Bug parents have it easy. Instead of suffering the starving cries of their babies like bird and mammal mommies do, new research indicates that insects merely need a whiff of their kids to gauge what little ones need. The new findings reveal a novel way for offspring to communicate hunger.
Most larvae aren't blessed with a strong set of noisemakers. So it's a safe bet that they must get their parents' attention in some other way. Recognizing that bugs tend to use chemical signals to communicate with each other, evolutionary biologist Edmund Brodie III of Indiana University, Bloomington, wondered if baby insects speak by stinking.
To find out, Brodie and colleagues looked at parental feeding behavior in burrower bugs (Sehirus cinctus). Adults are about the size of a pencil eraser, and the youngest babes--there can be up to 100 per brood--look like bright red pinheads. The researchers separated the babies into two groups: One got plenty to eat, while the other was underfed. They then collected the volatile chemicals wafting from each clutch. Finally, using a "smell-o-tron," the researchers blew these odors toward mother bugs.
Moms receiving odors from ill-fed babies immediately set to finding more food. Mothers gassed with sated-baby odors, on the other hand, slowed their food search. When the team analyzed the chemical make-up of the odors, they found 8 distinct compounds: One was more prevalent in gas from starving babies; another was more prevalent in well fed ones. The mothers didn't respond to these individual compounds alone, however, suggesting a complex interplay between the odors is required. Figuring out exactly which combination of odors is needed to elicit a maternal response will take a lot of trial and error, says Brodie, whose team reports its findings online this week in the Proceedings of the Royal Society B: Biological Sciences.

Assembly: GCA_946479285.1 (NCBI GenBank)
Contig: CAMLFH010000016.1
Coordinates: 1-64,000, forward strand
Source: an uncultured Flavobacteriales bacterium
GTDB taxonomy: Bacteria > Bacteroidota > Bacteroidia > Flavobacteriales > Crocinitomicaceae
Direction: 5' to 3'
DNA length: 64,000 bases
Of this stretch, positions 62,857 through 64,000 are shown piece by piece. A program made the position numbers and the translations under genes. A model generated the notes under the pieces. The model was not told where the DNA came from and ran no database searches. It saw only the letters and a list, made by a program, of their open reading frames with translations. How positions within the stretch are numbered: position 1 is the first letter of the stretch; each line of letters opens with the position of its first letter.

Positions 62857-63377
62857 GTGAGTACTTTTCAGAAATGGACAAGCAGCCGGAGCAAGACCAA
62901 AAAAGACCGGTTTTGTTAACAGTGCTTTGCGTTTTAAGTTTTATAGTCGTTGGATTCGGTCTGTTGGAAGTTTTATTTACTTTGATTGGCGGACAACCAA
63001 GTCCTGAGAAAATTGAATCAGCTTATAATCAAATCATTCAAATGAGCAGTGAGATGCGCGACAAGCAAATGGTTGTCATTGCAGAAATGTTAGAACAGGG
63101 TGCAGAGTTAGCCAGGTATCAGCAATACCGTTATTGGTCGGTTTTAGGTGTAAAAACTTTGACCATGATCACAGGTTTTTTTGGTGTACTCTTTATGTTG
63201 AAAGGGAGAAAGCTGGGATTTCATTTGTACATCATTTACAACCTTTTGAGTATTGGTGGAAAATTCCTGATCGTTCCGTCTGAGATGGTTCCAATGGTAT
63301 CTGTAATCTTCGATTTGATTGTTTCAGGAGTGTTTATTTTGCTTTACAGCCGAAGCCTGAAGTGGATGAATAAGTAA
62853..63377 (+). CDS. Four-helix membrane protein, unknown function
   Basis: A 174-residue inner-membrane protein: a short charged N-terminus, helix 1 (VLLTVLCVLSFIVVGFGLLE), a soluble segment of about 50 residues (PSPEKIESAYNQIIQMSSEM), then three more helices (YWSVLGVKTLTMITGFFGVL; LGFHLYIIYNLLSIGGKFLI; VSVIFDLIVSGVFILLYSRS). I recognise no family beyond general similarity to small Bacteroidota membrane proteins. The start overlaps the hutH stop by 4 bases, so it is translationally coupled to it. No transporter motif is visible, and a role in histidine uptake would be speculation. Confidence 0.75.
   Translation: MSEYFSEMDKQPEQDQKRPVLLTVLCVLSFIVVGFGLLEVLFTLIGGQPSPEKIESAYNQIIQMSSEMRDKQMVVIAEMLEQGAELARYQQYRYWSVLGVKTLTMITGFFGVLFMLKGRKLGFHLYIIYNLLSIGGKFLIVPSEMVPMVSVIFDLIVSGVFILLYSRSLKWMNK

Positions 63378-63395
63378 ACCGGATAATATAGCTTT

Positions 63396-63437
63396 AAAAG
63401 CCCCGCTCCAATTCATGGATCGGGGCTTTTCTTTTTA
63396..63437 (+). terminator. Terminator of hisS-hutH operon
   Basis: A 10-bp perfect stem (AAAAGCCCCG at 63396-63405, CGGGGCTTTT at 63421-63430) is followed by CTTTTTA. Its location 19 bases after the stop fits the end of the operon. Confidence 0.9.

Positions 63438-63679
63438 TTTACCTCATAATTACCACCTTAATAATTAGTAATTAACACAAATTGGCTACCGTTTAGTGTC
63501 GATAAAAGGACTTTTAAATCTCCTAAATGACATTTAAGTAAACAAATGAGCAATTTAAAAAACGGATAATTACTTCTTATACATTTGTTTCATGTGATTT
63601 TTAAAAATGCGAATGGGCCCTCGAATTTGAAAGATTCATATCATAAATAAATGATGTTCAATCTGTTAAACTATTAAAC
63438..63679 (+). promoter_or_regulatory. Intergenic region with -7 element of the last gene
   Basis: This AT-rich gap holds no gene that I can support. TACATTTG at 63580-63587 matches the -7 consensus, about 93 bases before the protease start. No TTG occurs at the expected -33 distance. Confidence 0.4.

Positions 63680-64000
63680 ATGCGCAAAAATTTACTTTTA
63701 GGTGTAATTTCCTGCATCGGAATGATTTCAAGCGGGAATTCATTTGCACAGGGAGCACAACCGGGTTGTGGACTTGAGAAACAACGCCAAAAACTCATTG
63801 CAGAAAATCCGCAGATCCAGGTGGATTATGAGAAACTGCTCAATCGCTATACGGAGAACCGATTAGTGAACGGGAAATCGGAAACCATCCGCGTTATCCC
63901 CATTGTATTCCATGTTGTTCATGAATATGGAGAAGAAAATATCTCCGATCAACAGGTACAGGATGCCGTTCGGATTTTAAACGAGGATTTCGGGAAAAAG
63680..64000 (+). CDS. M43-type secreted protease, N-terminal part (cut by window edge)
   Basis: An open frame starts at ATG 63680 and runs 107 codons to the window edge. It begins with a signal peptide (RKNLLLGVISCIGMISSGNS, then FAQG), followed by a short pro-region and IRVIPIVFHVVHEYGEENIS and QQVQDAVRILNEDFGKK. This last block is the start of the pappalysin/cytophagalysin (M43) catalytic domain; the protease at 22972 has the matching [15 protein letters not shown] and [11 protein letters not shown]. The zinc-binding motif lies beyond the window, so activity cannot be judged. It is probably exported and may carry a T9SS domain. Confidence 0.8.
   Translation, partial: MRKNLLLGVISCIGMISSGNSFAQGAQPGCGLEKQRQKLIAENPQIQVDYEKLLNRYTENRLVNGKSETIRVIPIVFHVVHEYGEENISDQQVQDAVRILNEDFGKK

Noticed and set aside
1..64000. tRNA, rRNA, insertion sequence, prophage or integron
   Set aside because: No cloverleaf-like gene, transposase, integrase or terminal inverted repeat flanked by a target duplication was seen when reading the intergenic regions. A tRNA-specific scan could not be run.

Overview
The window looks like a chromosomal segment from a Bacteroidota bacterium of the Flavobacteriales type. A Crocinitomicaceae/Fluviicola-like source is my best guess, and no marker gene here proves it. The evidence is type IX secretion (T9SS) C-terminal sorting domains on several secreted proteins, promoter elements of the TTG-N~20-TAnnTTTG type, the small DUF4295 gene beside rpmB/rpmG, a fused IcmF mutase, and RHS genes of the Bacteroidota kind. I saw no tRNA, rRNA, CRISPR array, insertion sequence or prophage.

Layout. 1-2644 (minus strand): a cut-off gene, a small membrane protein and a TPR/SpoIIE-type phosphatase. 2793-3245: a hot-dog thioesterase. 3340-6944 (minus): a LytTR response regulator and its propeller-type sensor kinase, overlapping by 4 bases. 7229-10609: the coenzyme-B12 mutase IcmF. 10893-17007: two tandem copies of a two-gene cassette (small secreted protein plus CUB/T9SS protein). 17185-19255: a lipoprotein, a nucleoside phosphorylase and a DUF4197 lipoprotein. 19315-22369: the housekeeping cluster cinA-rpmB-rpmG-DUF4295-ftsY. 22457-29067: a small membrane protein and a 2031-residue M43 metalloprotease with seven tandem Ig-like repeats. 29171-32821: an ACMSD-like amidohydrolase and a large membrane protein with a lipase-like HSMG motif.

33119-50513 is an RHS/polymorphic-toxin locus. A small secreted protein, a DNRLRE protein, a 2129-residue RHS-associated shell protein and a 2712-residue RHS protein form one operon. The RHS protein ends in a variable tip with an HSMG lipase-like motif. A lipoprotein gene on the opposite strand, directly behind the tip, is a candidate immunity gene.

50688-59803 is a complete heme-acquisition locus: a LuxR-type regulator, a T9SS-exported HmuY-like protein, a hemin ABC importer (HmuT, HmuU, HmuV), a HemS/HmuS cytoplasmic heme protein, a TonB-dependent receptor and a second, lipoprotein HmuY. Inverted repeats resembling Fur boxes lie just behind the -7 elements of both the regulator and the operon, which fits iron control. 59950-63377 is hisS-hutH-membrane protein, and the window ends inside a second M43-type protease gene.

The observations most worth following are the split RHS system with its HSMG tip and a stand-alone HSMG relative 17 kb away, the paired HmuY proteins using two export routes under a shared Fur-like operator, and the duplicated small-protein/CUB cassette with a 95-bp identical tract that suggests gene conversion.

"This may be the first example of animals communicating hunger by chemicals," says evolutionary biologist Allen Moore of the University of Exeter, Cornwall, U.K. Behavioral ecologist Marty Leonard of Dalhousie University, in Halifax, Canada, says the work is exciting because "it takes us off in another route we haven't traveled."